The saying "do small things with great love" is attributed to Mother Teresa. While I do not infer I am comparing myself to Mother Teresa, in my own small way, I have discovered that indeed small things do genuinely matter.
When we think of altruism--kindness toward others—it is easy to feel very very small if we compare ourselves to the likes of people who have done great feats and whose names are recorded for posterity. Yeah, those whose monikers you can find in Wikipedia or by completing a Google search.
Most of us will never see our name in print aside from our social media account, and you know what?
However, you will be happy to know that the lack of recognition in textbooks or around the internet does not make your existence meaningless.
Let me expound further upon this notion.
I was born in France to average parents of average means. There was nothing special to my last name nor my first name for that matter. My parents provided for their family to the best of their ability as their ancestors had done before them. By all appearances, common people living a common life.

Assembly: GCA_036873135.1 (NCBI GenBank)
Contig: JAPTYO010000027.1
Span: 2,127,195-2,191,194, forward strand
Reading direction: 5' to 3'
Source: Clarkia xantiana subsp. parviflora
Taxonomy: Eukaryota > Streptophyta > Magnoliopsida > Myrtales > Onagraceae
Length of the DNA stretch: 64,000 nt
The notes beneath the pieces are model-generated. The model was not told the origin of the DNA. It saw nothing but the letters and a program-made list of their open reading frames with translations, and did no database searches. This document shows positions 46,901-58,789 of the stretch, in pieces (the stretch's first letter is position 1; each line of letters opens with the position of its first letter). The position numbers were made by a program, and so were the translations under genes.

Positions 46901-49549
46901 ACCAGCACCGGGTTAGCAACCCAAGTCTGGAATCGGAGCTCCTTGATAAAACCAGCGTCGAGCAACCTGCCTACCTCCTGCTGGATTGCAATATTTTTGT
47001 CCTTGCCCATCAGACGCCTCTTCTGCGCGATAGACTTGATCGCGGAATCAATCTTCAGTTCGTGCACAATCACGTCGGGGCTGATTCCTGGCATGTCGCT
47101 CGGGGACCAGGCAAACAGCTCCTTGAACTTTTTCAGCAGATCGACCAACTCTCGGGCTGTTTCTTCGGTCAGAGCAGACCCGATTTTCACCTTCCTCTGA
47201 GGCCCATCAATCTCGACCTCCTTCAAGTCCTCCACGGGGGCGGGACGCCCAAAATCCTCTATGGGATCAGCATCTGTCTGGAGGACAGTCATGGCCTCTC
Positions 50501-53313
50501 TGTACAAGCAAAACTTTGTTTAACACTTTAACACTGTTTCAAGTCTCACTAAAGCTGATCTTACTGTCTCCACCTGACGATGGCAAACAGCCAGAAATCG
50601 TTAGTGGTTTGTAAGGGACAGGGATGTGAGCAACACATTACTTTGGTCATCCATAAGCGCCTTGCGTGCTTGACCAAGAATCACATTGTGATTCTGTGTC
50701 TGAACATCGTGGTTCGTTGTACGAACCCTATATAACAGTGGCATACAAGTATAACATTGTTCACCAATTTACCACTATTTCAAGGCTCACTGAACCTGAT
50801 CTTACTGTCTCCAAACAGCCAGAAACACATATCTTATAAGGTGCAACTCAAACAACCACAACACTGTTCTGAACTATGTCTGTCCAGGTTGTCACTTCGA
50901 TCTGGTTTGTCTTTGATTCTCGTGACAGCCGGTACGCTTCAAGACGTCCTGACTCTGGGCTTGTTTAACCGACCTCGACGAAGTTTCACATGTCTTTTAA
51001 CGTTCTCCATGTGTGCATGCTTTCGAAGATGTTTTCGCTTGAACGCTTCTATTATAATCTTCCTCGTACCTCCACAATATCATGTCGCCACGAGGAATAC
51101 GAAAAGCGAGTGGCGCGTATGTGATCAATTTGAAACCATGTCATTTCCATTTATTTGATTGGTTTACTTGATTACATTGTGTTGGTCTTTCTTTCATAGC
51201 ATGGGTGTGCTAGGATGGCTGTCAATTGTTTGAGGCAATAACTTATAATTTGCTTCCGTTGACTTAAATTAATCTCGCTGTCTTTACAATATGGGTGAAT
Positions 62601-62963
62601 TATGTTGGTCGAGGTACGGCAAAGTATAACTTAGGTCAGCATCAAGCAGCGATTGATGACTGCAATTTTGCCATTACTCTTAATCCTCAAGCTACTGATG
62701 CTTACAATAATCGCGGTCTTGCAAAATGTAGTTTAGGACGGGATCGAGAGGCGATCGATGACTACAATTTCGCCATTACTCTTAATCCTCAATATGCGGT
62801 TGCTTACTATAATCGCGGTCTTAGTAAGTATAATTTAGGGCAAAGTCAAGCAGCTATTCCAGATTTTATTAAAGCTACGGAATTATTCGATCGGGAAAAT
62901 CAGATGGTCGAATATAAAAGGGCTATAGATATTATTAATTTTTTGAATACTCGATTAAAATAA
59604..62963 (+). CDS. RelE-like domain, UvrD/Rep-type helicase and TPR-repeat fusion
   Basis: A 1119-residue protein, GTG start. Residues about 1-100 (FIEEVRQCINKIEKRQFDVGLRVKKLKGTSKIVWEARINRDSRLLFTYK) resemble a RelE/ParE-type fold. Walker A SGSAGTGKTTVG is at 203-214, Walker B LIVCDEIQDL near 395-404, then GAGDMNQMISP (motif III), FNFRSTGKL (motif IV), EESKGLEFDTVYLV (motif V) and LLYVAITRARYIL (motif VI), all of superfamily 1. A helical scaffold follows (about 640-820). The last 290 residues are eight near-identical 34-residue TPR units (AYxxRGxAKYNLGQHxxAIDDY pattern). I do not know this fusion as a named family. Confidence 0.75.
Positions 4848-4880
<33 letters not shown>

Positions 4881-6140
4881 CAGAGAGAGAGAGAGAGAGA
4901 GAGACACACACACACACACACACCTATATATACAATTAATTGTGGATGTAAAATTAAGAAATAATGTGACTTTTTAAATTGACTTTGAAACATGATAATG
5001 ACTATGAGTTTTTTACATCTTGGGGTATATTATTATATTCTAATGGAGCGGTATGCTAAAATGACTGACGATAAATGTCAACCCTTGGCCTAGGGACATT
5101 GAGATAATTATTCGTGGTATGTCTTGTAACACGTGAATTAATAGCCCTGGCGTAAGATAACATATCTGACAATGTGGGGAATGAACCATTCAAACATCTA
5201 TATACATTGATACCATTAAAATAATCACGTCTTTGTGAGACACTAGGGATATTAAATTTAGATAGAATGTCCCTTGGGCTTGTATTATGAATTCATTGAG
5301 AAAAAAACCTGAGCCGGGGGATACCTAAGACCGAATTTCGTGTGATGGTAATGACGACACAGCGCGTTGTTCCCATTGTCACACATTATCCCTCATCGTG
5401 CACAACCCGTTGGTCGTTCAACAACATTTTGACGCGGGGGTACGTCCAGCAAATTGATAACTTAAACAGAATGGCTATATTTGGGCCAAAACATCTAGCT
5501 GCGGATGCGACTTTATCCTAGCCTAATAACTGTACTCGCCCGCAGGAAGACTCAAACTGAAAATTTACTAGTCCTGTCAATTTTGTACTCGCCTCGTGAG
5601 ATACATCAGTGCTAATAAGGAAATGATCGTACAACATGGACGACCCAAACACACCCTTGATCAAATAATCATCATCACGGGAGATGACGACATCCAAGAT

I am the first in my family to finish High School. Upon receiving my diploma, I traveled 5,347 miles to the United States to attend a University. Three and half years later, I was handed another diploma magna cum laude.
My parents had huge aspirations for me. Indeed, I was destined to have a fantastic job with a hefty salary, married to a doctor or a lawyer, and with the customary 2.3 kids.
There were a lot of expectations resting on my shoulders.
What Do You Want to Be When You Grow Up?Except, after college, my life took a different turn, and I shattered all my parents' expectations.
And, not in a good way.
I suddenly had cold feet at the idea of working in Washinton or New York city in a high powered job. I did not know who I was and what I wanted to do. I felt a bit lost. By then, I had spent 20 years of my 22 years on earth in educational institutions. I knew nothing else. I did not feel prepared for life. Not. In. The. Least.
I supported myself with small menial jobs with which I was content enough. It paid the bills.
I still felt a strange sense of isolation. I was a foreigner in a foreign land, and while I did not want to go home, I was not sure where I belonged.
In the midst of discovering "myself" (whatever that means), I met hubs, and as the cliche goes, the rest is history. I was in love. I fell hard and deep. We were married within a short time and started having babies soon after.